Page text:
The brainchild of two former Slaughter and May lawyers, Practical Law is an online legal know how service. It provides rigorous peer reviewed resources, such as practice notes, current awareness and standard documents to help lawyers work smarter and advise with confidence.
It started as a magazine publisher of information and insights produced by lawyers for lawyers. Somewhere along the line, it rebranded and operated as PLC – which is how it was known when we were briefed to review the positioning and identity, ahead of a campaign to promote the service against growing competition.
We interviewed lawyers and other users of the service and looked deeply into the competition. Although many didn’t know what PLC was or what it could do for them, we also found that changing the brand was not a popular strategy with everyone, especially the founder who had advocated PLC. However, with the objective of growing the business through signing new clients, business developers found that the three letter acronym was not a good start to sales introductions.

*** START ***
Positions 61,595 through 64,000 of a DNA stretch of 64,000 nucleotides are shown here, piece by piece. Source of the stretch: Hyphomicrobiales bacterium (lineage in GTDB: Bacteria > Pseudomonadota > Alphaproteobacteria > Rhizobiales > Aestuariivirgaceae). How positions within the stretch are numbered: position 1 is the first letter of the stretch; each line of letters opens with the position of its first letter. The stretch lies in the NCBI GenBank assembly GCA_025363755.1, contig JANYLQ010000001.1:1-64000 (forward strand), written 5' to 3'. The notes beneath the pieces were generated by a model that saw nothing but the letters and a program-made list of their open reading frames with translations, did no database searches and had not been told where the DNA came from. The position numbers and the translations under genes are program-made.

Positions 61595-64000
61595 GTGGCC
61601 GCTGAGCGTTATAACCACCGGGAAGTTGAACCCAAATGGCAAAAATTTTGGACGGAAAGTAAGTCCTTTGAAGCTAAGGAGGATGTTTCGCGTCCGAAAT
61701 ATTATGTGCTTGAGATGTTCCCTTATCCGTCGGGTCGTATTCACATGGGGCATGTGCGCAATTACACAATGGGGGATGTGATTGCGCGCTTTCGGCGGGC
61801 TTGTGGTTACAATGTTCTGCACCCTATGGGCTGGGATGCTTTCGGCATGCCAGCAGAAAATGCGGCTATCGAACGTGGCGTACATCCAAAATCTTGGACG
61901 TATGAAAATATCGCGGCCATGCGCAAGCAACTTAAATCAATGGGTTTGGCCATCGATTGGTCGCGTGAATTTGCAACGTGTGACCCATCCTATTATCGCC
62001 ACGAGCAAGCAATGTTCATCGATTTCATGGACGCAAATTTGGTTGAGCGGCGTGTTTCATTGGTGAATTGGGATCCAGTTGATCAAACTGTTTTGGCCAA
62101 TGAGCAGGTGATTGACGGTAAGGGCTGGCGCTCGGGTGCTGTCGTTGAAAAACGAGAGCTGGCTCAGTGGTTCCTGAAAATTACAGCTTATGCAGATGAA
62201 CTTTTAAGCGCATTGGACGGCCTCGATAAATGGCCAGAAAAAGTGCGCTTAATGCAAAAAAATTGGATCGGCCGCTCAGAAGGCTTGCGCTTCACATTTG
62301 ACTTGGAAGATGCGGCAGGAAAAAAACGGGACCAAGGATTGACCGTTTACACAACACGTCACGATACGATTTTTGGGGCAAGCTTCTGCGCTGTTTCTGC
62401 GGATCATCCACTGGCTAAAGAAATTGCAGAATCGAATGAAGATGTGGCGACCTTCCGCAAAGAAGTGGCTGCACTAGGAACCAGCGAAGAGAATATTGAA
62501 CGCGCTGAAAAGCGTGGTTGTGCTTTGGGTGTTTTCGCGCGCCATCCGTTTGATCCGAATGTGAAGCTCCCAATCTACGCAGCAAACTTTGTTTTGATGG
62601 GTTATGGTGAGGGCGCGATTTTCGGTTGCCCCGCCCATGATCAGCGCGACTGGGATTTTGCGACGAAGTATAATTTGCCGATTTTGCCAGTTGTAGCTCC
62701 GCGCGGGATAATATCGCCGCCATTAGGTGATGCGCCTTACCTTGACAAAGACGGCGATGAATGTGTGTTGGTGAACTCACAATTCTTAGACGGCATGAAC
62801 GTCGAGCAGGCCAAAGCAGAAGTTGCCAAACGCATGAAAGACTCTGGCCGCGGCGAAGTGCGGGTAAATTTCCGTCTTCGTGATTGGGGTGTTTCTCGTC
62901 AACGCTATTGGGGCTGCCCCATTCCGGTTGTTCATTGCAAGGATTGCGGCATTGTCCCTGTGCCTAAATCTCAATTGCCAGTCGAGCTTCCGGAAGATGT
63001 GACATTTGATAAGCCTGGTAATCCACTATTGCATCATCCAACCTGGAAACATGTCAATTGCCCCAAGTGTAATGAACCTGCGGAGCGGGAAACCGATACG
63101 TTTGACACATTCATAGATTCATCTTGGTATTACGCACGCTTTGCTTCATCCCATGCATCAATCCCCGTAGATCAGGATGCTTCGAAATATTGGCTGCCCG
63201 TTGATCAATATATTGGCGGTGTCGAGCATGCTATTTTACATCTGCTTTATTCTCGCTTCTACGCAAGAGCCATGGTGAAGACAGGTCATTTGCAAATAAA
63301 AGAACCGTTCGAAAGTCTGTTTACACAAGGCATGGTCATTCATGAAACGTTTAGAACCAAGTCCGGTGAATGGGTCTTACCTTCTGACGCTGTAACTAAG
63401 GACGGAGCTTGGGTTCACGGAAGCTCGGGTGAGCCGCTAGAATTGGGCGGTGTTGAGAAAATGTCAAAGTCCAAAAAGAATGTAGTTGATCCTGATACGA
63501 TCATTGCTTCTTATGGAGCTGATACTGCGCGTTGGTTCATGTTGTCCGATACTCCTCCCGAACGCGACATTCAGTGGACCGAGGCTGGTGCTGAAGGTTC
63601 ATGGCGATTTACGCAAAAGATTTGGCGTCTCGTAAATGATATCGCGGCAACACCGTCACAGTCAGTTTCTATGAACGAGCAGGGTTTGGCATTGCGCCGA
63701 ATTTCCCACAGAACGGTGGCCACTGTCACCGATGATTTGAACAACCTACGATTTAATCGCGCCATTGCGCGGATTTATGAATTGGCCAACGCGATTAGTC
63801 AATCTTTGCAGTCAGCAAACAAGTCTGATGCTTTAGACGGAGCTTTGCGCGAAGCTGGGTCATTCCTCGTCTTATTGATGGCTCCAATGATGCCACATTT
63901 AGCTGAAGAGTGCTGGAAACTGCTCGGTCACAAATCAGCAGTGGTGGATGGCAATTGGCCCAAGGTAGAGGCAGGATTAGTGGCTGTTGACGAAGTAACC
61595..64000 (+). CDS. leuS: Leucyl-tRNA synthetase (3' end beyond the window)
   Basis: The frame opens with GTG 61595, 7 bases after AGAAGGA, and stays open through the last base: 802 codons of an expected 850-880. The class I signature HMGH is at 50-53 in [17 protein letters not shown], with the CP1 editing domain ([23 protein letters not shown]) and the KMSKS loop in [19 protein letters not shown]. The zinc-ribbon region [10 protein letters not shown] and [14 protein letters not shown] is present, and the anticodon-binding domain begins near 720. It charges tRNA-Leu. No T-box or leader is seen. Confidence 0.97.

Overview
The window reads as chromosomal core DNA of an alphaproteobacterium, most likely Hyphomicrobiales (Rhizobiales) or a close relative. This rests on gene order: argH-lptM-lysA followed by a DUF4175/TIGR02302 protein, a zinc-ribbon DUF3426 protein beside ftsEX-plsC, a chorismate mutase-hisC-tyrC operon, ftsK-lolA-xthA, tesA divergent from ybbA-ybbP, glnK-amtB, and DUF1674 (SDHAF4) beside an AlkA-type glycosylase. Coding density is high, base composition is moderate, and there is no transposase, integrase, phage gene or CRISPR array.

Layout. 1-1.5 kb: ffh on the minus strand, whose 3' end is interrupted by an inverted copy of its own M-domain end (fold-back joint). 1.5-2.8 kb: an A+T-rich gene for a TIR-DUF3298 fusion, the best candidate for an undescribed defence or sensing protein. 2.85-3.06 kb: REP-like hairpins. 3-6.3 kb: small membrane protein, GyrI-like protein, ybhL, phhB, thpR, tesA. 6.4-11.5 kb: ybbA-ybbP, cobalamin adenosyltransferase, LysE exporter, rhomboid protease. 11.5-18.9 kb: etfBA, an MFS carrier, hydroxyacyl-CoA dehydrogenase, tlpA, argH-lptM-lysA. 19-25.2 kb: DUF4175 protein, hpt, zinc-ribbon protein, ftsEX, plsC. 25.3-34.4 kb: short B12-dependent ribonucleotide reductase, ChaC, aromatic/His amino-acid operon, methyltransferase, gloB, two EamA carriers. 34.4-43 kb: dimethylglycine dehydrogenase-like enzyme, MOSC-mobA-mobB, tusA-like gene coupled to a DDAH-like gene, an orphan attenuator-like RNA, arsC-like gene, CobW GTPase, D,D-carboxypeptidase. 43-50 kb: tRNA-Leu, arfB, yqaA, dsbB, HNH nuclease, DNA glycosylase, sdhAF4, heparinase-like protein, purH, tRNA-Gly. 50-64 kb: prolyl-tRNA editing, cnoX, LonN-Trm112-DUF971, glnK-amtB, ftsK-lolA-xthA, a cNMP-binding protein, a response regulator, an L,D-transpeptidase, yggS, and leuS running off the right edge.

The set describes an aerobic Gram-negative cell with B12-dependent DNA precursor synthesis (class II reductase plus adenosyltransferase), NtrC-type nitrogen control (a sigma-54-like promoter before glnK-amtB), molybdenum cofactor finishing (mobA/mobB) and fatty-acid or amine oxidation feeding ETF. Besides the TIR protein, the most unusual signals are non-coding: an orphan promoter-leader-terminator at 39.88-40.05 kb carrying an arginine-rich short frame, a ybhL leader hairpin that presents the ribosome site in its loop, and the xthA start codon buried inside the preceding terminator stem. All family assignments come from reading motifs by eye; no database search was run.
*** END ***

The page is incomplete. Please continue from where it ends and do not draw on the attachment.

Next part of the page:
As is often the case, the answer was there in the very thing we were questioning. The service provides guidance for practicing lawyers, written by lawyers. We deconstructed the acronym, renamed the business Practical Law and in that instant, reinforced the positioning and opened up a route of naming the propositions they took to market. It was also a successful outcome for the founders. They sold the company to a major, global information business, who continue to operate that part of their business as Practical Law.